Applying to colleges part 1: less is more


Colleges value committing to few groups- like field hockey- for the love of the game.

High school students will be happy to know that creating an appealing college resume doesn’t necessarily mean impeccable grades and an extensive list of extracurriculars. Although good grades and standardized test scores are very important parts of a successful application, colleges like students who lead interesting, passionate lives, even at the expense of a grade or two. Making it into your top schools doesn’t always mean pushing yourself to the extreme in a carefully designed plan of busy schedules and lots of homework.
Instead, according to Cal Newport, author of How to be a High School Superstar, “it can be a stress-free reward for living a happy, interesting life.”

If you find what makes you happy and stick to it, you can put more time and effort into it which will make you more appealing to colleges, as well as happier. If you belong to too many clubs and activities, it is hard to do well in all of them. “The more you immerse yourself in the world surrounding an activity, the more success with the activity you’ll experience,” says Newport, therefore dedicating more time to a single activity helps students become more skilled, and also makes them look more persistent. “When you have a more long term commitment to fewer clubs and sports it can be even more impressive than several because it shows you can stick to something you start,” says Kayla Barron ‘15. It shows leadership skills and initiative, qualities Sandra Bent, guidance counselor at HB, says are very important.

“Interestingness cannot be forced or planned in advance. It is generated, instead, as a natural by-product of a “deep interest,” which is a long-term pursuit that a student returns to voluntarily and eagerly whenever given a chance,” says Newport. Don’t just pursue an activity because it will ‘look good’. Bent says not to “volunteer so you can write down ‘I volunteered’. Volunteer because you want to.” These students have that “interestingness”, they stand out, and will bring something new and special to a school.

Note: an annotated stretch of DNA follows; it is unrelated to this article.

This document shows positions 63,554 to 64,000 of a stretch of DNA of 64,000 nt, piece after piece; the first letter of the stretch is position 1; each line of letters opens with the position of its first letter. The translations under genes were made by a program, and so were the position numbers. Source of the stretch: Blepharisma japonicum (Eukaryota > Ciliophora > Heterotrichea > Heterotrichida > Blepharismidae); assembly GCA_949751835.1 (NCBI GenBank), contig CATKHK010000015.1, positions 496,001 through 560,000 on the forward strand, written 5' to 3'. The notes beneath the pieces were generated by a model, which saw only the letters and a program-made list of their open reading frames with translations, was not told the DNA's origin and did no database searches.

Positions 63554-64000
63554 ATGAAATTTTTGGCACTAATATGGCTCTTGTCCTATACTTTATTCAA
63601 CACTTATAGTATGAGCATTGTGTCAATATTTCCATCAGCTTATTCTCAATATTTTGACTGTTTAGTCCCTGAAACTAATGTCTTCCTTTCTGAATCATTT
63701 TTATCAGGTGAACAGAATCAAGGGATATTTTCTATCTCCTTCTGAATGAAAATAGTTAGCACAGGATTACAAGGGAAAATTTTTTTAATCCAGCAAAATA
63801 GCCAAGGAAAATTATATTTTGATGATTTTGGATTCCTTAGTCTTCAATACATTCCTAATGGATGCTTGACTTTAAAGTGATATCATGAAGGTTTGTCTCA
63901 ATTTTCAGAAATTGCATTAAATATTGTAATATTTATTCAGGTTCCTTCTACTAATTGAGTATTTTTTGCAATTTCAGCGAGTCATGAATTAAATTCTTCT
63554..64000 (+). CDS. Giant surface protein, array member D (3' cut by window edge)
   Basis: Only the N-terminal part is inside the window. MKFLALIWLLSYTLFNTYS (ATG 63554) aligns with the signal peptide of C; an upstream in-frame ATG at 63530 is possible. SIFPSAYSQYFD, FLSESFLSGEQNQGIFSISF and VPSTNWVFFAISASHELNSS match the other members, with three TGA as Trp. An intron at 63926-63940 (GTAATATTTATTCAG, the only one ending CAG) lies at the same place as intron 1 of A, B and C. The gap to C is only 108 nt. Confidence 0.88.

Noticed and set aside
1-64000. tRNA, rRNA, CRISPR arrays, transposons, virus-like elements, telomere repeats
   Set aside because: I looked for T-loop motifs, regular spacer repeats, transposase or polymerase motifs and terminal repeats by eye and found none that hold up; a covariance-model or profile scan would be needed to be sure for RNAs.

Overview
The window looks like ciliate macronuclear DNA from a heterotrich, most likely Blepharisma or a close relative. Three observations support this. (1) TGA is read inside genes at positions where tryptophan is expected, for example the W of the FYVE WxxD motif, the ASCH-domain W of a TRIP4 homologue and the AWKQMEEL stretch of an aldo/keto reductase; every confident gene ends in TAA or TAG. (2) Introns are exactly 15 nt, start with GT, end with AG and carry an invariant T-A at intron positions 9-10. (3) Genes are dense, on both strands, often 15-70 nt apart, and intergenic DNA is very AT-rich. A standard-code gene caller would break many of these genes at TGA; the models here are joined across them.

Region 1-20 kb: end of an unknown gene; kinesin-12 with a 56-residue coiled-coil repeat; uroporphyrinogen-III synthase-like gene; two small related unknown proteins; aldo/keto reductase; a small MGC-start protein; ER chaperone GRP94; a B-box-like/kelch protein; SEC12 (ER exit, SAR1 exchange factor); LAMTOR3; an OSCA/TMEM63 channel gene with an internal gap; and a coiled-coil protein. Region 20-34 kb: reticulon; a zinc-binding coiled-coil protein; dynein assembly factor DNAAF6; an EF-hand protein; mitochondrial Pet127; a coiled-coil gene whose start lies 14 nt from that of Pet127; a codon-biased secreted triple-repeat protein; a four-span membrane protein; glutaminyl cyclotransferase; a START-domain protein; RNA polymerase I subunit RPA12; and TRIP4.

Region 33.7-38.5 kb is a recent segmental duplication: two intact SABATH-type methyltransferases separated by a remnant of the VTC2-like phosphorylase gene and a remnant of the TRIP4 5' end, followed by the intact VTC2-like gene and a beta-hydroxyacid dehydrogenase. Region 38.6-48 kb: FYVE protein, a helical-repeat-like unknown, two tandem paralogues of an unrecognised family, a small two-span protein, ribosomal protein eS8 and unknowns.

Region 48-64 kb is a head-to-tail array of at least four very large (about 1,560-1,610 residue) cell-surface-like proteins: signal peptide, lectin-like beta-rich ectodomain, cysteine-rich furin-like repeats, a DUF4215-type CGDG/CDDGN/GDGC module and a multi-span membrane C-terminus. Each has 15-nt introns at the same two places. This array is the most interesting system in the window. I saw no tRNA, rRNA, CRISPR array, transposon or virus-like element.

An excellent way to become this student is to pursue something you are extremely passionate about and dedicate a lot of time to it. Bent says that “[i]t really is [about] finding your passion and being willing to grow within it.” “Colleges want students that are passionate about something, [and] to have their activities reflect that passion,” she says. “W]hen you say you’re interested and you have a passion, show that.”

If colleges don’t want you, believe it or not, you probably don’t want them either. Admissions officers are actually trying to help you have the best college experience you can, and they do this by judging you based on your application. If your application doesn’t represent you accurately, they may make the wrong choice. So do what inspires you, what makes you happy. If your life is an accurate picture of who you are, colleges will make a better decision. Getting into the best school you can has a lot more to do with being yourself than with accomplishing certain things “colleges like to see”.

Pursuing one or two things you are really passionate about will not only make the prospect of college less stressful, it will of course make you happier because you will be doing the things you love. You can show colleges what interests you most, what makes you special, and what differentiates you from other students, as opposed to how many thing you can “do” at once. Newport says that [g]etting into a good college doesn’t have to be a reward for extreme sacrifice; it can be, instead, a side effect of the much grander goal of building a meaningful and engaging life.”